The adults in my life growing up taught me that commitment makes a family. Not blood relationships. And once you've made a commitment to someone, you can change the marital status, but they are still your family. And their family is your family. And everyone is always welcome at the party. Crazy ex or not. And even when someone messes up in a big way, if they come back knocking on the door, then you let them in like the prodigal son. And this open, accepting family policy helped me to grow into an open, accepting human being. And I am grateful to my complicated family tree for that. 

As much as I appreciate and learned from all sides of my messy family tree, I am most thankful for the lessons taught to me by my stepfather and his family. Or rather my family on my stepfather's side. My mother married my stepfather when I was 7 years old and suddenly I was part of a huge family. He had 5 brothers and sisters, and they all had kids. My sister and I were the only stepchildren. And yet no one ever made us feel like we were any different from any other child in that family. My grandparents and aunts and uncles treated us the same way they treated all of their biological grandchildren and nieces and nephews. That sense of belonging was a blessing. 

My stepfather was only 20 years old when he married my mom. And my sister and I already had a dad. One who was a part of our lives. And yet for most of the year, we lived with our stepfather and our mom. Again, now as an adult, and future stepparent, I am beginning to appreciate the complexity and difficulty of his position. But as a child, I never sensed there was an issue. 

Because even though he didn't replace my dad, he was absolutely one of my parents. When I fell off my bike and needed stitches, he carried me to get help. He taught me how to drive. And  when I ran out of gas, he brought me some on the side of the road. When I got lost (which happened all too frequently!) I called him for directions. He coached my t-ball team and never seemed to mind that I spent all the games picking dandelions. He grounded me when I came home a few minutes past curfew. He came to every school event and band concert. He took me bowling. He read me stories. He played with me. Sometimes he yelled at me. But always he loved me. And he never asked for anything in return. Just like a real parent. 

And yet as much as he was absolutely a parent to my sister and me, we did not call him dad. Even as we called his parents grandma and grandpa, and his brothers and sisters aunt and uncle, we always called him by his name. If that bothered him, he never let it show. He certainly never made me feel guilty about it. But I always thought he deserved his own title. 17 years ago when my first niece was born, he got one. Papaw. And now my girls have 6 grandparents (soon to be 8) and yet they only have one Papaw. A papaw we all love.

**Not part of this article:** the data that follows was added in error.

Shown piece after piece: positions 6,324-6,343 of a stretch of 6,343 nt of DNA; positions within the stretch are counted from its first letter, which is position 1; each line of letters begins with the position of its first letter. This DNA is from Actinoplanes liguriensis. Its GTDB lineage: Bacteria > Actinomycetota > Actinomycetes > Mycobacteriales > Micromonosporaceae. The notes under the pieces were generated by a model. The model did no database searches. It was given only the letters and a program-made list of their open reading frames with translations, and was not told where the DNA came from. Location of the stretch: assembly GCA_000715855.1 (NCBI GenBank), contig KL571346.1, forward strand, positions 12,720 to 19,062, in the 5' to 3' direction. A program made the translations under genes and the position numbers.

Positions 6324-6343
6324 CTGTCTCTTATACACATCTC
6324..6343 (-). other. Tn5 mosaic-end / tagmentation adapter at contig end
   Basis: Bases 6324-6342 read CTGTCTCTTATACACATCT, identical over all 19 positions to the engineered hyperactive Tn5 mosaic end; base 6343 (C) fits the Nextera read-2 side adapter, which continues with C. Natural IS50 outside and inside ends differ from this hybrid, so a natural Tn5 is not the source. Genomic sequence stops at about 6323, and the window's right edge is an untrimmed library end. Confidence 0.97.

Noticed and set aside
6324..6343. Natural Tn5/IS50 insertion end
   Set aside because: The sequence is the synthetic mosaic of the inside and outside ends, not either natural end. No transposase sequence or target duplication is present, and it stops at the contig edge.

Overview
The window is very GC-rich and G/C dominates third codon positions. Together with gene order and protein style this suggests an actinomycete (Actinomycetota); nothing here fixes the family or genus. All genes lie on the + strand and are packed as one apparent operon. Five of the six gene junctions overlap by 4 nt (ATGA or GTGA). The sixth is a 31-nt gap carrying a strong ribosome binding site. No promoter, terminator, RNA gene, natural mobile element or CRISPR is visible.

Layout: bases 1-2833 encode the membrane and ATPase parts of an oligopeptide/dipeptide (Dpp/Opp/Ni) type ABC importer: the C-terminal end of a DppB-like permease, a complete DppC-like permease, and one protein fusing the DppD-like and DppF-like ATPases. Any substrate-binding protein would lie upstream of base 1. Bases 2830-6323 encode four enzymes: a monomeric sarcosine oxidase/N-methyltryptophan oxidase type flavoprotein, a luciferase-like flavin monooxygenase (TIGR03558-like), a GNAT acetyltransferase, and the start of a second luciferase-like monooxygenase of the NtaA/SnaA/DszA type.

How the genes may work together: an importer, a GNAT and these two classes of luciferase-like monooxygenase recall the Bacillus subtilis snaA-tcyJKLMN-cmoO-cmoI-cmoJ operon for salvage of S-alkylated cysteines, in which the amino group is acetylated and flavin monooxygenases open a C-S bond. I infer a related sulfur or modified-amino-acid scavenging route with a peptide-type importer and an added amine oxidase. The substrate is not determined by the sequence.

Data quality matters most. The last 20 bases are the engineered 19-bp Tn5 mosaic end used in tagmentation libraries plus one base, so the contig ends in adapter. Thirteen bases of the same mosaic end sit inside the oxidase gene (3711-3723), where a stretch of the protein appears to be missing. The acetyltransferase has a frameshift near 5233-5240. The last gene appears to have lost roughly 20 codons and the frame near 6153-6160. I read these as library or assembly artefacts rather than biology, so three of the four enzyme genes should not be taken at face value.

Grandma and Papaw with their grandchildren

Grandma and Papaw with their grandchildren

I am a grateful stepchild. Thankful for the lessons being a stepdaughter taught me. That family is a living, growing organism. And children need to feel the important adults in their lives like and respect one another. And there is room in the heart for so many. And when we add new members, we never need to replace or push out the old ones. Maybe just do some rearranging. Love is not a competition. And neither is parenting... 

 

 

 

Goodbye Letter for my TLG Family

Dear TLG Friends, 

Since the day we opened in 2007, it has been an absolute joy owning and operating The Little Gym of Huntsville. I believe strongly in the mission and program of The Little Gym International. And I am so proud of the environment we’ve created in our location here in Huntsville. 

Despite my continued love for The Little Gym, it is time for me to move on to the next chapter of my life. So l have sold the gym completely to my business partner, Corey Hernandez. Many of you know and love him already. He has owned half of the gym since 2015. And he will continue to ensure that it is easy to do business at The Little Gym of Huntsville. His management style and overall customer service philosophy are very similar to my own. And I have every confidence I am leaving the gym in fantastic hands. 

Ribbon Cutting in 2007. Notice the guy by the blue balloon. It's Corey! Then just family friend. Destined to be TLG Owner!

Ribbon Cutting in 2007. Notice the guy by the blue balloon. It's Corey! Then just family friend. Destined to be TLG Owner!

I will still be teaching through the end of this Season in May 2017. So I'm not quite ready to walk out the door. There will be plenty of time to say goodbye. But I did want to officially start the process now by thanking you all for your support and business over the last 10 years.

I can not adequately express how much all of you have meant to me. I hope you can see in the pictures below that over the last 10 years, as the staff shirts changed and my weight fluctuated, one thing remained constant: I really loved my job. 

It was an honor being able to get to know so many beautiful families over the years. I hope your children learned from me. I know I learned from them. Every single class I taught was my favorite. Every bubble time was like magic. Every new skill a child learned I celebrated. Every day was Serious Fun. 

Thank you all for being a part of it. 

Warmly,
Angel Hundley 

P.S. I loved owning this franchise so much, I branded myself for life. Literally. You can see pictures and read all about my new tattoo here

And for those of you who are curious about the next chapter of my life, this summer I am moving to Manchester, England. You can read about that story here. 

And now for some of my favorite memories...